Where such a land can be!

How pleasant were the wild beliefs

That dwelt in legends old:
Alas! to our posterity,

Will no such tales be told!
We knoic too muchscroll after scroll

Weiglis down our weary shelves
Our only point of ignorance,

Is centred inourselves.
Alas for thy past mysteries,

For tby untrodden snow!
Nurse of the tempest! hadst thou ncne

To guard thy outraged brow?
Thy Summit, once the unapproached,

Hath human presence owned,
With the first step upon thy crest,

Mount Blanc! thou were dethroned!

The worst education which teaches self-denial, is better than the best which teaches every thing else, and not that.

The first conflict between man and man was the mere exertion of physical force, unaided by auxiliary weapons—his arm was his buckler, his fist was his mace, and a broken head the catastrophe of his encounters. The battle of unassisted strength was succeeded by the more rugged one of stones and clubs, and war assumed a sanguinary aspect. As man advanced in refinement, as his faculties expanded, and his sensibilities became more exquisite, he grew rapidly more ingenious and experienced in the art of destroying his fellow-beings. He invented a thousand devices to defend and to assault;—the helmet, the cuirass, and the buckler, the sword, the dart, and the javelin, prepared him to elude the wound, as well as to launch the blow. Still urging on in the brilliant and philanthropic career of invention, he enlarges and heightens his powers of defence and injury. The aries, the scorpio, the balista, and the catapulta, give a horror and sublimity to war, and magnify its glory by increasing its desolation. Still insatiable, though armed with machinery that seemed to reach the limits of destructive invention, and to yield a power of injury, commensurate even with the desire of revenge—stity deeper researches must be made in the diabolical arcana. With furious zeal he dives into the bowels of the earth; he toils midst poisonous minerals and deadly ga1ts ;—the sublime discovery of gunpowder blazes upon the world; and, finally, the dreadful art of fighting by proclamation, seems to endow the demon of war with ubiquity and omnipotence.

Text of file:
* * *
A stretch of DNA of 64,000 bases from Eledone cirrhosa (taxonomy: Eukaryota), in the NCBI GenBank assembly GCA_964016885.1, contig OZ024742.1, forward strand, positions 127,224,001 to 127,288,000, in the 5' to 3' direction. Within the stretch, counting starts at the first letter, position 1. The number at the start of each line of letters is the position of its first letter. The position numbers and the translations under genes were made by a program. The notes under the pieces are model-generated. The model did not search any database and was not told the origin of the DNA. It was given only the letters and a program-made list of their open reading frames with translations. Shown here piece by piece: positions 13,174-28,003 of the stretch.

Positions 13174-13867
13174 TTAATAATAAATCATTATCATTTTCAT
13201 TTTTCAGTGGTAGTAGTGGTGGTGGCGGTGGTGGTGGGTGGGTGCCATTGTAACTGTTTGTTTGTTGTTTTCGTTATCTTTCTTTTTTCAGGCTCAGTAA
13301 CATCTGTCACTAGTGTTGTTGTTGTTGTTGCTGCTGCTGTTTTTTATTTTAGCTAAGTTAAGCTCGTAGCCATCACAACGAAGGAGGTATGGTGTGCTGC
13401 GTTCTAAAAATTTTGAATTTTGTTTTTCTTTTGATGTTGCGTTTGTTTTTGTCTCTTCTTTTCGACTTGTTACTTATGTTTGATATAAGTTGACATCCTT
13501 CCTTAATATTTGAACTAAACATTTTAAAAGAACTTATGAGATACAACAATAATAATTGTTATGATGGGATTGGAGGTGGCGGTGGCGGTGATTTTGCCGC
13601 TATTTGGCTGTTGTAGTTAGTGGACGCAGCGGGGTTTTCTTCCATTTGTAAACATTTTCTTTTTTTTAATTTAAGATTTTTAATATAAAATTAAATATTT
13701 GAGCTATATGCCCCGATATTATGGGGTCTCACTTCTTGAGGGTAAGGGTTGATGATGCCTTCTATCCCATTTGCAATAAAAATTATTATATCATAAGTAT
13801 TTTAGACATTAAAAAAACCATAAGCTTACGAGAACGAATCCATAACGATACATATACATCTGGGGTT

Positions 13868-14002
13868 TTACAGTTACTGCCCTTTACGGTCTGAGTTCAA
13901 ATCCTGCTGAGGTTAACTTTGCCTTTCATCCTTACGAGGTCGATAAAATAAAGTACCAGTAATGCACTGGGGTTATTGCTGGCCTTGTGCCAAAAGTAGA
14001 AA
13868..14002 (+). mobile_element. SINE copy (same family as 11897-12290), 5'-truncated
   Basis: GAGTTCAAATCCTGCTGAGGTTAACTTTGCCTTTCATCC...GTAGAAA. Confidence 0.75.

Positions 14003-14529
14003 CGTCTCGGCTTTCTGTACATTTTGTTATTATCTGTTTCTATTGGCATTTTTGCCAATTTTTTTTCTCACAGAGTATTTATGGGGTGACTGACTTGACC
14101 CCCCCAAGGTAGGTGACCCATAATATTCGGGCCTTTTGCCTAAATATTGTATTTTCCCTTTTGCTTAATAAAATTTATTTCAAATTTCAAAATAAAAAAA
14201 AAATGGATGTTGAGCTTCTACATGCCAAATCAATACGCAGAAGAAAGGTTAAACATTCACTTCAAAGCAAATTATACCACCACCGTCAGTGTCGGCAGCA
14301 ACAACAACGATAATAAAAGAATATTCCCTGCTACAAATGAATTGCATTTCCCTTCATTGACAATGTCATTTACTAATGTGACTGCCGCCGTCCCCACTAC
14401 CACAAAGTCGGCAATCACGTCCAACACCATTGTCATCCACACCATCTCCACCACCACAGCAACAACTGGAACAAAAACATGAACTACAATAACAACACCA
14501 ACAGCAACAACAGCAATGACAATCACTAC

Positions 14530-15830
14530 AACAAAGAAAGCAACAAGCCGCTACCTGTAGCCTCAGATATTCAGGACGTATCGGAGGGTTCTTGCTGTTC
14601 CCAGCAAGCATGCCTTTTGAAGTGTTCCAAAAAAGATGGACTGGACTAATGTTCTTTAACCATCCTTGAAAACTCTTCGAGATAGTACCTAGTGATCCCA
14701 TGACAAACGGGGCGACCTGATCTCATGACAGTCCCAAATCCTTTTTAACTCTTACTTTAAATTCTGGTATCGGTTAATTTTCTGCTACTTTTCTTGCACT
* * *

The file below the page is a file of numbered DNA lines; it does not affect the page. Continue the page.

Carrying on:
This, indeed, is grand!—this, indeed, marks the powers of mind, and bespeaks that endowment of reason which distinguishes us from the animals, our inferiors. The unenlightened brutes content themselves with the native force which Providence has assigned them. The angry bull butts with his horns, as did

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bis progenitors before him: the lion, the leopard, and the tiger, seek only with their talons and their fangs to gratify their sanguinary fury; and even the subtle serpent darts the same venom, and uses the same wiles, as did his sire before the flood. Man alone, blessed with the inventive mind, goes on from discovery to discovery,—enlarges and multiplies his powers of destruction; arrogates the tremendous weapons of Deity itself, and tasks creation to assist him in destroying his brother worm!

Washington Ik Vino

lqmonh'* (Sraoe.

Standing by Exeter's Cathedral tower,

My thoughts went back to that small grassy mound,

Which I had lately left:—the grassy mound

Where Dymond sleeps :—and felt how small the power

Of time-worn walls to waken thoughts profound,

Compared with that green spot of sacred ground.

Dymond! death stricken in thy manhood's flower—

Thy brows with deathless amaranths are crowned:

Thou sawest the world from thy sequestered bower

In old hereditary errors bound:

And such a truthful trumpet didst thou sound

As in man's ears shall ring till Time devour

The vestiges of nations :—yet thy name

Finds but the tribute of slow gathering fame!